Information Technologist II
When our mechanical engineering students are racing toward the finish line with a major project, they can count on having a seasoned professional in pit row with all the tools and technical expertise they need to succeed.
In the case of Sheldon Parent, we mean that literally. Sheldon provides technical support to the UNH Precision Racing team, which designs and builds a Formula 1-style race car each year for international competition. He also goes on the road with the team to help with equipment challenges. And he provides similar support to the UNH AeroCats, which builds a large scale model airplane for collegiate competitions.
Perhaps the most remarkable aspect of Sheldon’s contributions is that so many of them are beyond his job description. Officially, he maintains equipment and computers, oversees the mechanical engineering machine shop and manages the department’s software library.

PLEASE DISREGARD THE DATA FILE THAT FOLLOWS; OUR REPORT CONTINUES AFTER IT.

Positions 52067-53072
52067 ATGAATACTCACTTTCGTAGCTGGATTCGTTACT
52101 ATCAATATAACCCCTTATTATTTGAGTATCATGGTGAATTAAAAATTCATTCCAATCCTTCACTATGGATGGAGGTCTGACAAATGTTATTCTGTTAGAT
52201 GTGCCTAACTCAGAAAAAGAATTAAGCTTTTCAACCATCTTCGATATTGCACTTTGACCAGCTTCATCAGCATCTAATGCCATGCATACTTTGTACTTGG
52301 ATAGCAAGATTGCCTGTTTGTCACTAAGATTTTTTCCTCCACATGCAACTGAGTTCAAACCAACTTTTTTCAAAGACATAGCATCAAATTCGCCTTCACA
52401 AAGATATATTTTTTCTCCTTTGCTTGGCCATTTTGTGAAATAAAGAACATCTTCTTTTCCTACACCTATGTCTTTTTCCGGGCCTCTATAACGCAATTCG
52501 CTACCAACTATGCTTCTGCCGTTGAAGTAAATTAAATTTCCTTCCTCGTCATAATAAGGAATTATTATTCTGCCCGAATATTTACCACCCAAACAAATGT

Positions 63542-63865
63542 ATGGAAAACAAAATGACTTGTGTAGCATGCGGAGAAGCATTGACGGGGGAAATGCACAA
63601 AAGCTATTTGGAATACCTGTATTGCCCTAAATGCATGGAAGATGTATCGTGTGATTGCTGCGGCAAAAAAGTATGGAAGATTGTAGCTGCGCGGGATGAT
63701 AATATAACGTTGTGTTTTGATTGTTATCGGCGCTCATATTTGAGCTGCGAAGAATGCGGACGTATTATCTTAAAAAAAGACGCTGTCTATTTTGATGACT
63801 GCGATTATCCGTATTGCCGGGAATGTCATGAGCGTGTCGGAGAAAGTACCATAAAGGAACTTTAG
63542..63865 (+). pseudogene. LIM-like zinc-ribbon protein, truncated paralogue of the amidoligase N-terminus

But when students desperately need parts fabricated for a race car, Sheldon runs the sophisticated machinery to create them. This is no small task. It requires him to program computerized machinery which takes 8 to 12 hours to make a single part. Often, this means Sheldon works long hours and weekends. And race cars have many components. His selfless dedication sets a tremendous example that these students take into the workforce.
Likewise, our faculty researchers count on Sheldon’s expertise in countless ways. For example, when UNH received highly sensitive, complex equipment to measure how structures deform under strains, Sheldon agreed to be the point person. Today, his expertise in this area continues to inform research across the college.
Not surprisingly, Sheldon also supports the state’s youngest engineers at the UNH Tech Camp, a summer program for students in grades 6 through 10.
Finally, day-to-day in our machine shop throughout each semester, you can find Sheldon staying late to instruct our students on the proper and safe use of tools, large machinery and testing equipment. As he knows - and they learn - safety comes first.